Napa Inmates Transferred Following Earthquake

NAPA COUNTY, Calif. — Following the Aug. 24 earthquake that damaged hundreds of Napa County buildings, the county’s Department of Corrections has obtained a court order allowing the transfer of some of inmates from the impacted jail to nearby facilities.

Approximately 60 male and 20 female inmates will be transferred to the Solano County Jail and the Fairfield County Jail, respectively. The transfer is necessary for the ongoing safety of inmates and staff, according to a statement issued by the department.

“The safety of our staff and inmates has always been and remains our top priority,” said Lenard Vare, director of corrections. “Non-structural damage sustained from the earthquake has created safety concerns and requires the movement of inmates from certain areas of the facility in order for the county to properly assess necessary repairs.”

The Napa County Hall of Justice and Jail Facility was inspected following the 6.0 earthquake, and the entire building was deemed structurally sound, according to the statement. The facility was then “yellow tagged,” denoting that the damage sustained was generally superficial. Meanwhile use of the building has been restricted to correctional purposes only pending non-structural repairs, which will begin after the inmate transfer. The building will remain closed to the public, and Napa County Jail inmates will only be able to receive visits via video visitation.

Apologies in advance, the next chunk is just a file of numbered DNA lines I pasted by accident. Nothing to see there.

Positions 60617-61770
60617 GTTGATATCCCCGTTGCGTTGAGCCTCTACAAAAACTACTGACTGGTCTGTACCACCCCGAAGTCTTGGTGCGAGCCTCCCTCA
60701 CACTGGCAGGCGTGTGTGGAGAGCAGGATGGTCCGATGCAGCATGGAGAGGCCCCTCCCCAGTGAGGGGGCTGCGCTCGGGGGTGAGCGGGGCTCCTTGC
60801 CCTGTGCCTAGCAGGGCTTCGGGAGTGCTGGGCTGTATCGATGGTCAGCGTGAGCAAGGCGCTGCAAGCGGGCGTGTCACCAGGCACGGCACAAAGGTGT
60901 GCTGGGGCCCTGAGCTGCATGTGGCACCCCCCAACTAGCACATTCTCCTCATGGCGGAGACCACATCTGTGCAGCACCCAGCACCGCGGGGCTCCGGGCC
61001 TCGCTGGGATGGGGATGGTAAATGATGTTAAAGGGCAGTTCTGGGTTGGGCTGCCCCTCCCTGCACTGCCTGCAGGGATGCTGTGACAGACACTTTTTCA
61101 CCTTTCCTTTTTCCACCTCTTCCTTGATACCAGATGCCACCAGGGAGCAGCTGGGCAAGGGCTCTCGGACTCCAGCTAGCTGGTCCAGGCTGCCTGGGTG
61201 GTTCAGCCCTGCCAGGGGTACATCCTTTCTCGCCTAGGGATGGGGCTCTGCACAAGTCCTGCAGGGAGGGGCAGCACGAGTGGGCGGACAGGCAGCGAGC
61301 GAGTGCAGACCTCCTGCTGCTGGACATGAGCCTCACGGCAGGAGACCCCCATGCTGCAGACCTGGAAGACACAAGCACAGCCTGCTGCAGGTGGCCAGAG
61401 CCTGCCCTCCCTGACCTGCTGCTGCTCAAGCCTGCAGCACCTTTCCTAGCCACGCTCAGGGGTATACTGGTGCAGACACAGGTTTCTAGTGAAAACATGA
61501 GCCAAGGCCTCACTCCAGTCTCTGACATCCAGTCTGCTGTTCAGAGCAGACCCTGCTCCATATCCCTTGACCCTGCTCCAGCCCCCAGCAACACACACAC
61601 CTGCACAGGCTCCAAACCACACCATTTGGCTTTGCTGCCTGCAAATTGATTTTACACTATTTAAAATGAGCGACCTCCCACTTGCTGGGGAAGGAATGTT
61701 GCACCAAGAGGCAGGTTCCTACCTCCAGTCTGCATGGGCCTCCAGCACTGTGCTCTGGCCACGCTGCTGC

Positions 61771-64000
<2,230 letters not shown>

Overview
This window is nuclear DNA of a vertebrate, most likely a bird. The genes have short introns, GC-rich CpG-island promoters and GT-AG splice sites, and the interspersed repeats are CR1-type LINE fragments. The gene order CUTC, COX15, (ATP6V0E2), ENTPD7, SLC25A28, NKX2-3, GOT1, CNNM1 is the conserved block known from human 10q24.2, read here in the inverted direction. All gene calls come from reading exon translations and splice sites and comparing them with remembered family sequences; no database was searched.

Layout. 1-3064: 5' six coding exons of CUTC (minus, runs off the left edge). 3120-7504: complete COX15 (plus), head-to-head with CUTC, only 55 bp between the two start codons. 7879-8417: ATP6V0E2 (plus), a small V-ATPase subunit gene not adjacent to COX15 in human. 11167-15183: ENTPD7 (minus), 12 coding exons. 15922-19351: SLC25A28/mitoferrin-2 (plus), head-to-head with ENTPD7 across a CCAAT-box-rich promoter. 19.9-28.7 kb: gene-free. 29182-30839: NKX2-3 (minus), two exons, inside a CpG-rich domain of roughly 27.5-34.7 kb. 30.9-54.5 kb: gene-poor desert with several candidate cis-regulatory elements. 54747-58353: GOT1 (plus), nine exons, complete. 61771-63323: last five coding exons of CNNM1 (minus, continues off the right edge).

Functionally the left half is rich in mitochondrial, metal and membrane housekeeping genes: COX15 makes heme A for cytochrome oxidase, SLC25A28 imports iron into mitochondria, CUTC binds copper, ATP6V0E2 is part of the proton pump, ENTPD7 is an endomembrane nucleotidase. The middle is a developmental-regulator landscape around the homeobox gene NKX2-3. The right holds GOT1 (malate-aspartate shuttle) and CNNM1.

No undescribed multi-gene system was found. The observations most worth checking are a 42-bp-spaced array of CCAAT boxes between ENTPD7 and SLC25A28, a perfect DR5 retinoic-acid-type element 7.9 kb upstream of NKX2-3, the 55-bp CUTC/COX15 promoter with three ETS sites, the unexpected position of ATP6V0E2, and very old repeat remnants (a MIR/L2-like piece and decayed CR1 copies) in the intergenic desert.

Speaking with the Times-Herald two days after the quake, Vare assured the community that the jail was operating safely.

"The department continues to provide services that meet required standards for jail operations. Inmates are receiving meals, access to showers and medical and mental health services," Vare said. "The telephone system is in service and inmates are able to reach their loved ones. The safety of staff and inmates is the department’s top priority."

Despite the move, the department will continue to accept new bookings and is working closely with officials at the Board of State and Community Corrections to ensure compliance with state regulations.

Inclement weather has forced the transfer of hundreds of inmates in recent years. A tornado that damaged multiple housing units, as well as perimeter fencing, at the Limestone Correctional Facility in Capshaw, Ala. in 2012 necessitated the redistribution of 200 inmates to nearby facilities. Later that same year nearly 80 inmates were transferred from a Dixon, Ill. prison to a maximum-security facility in Pontiac as the result of storm damage.

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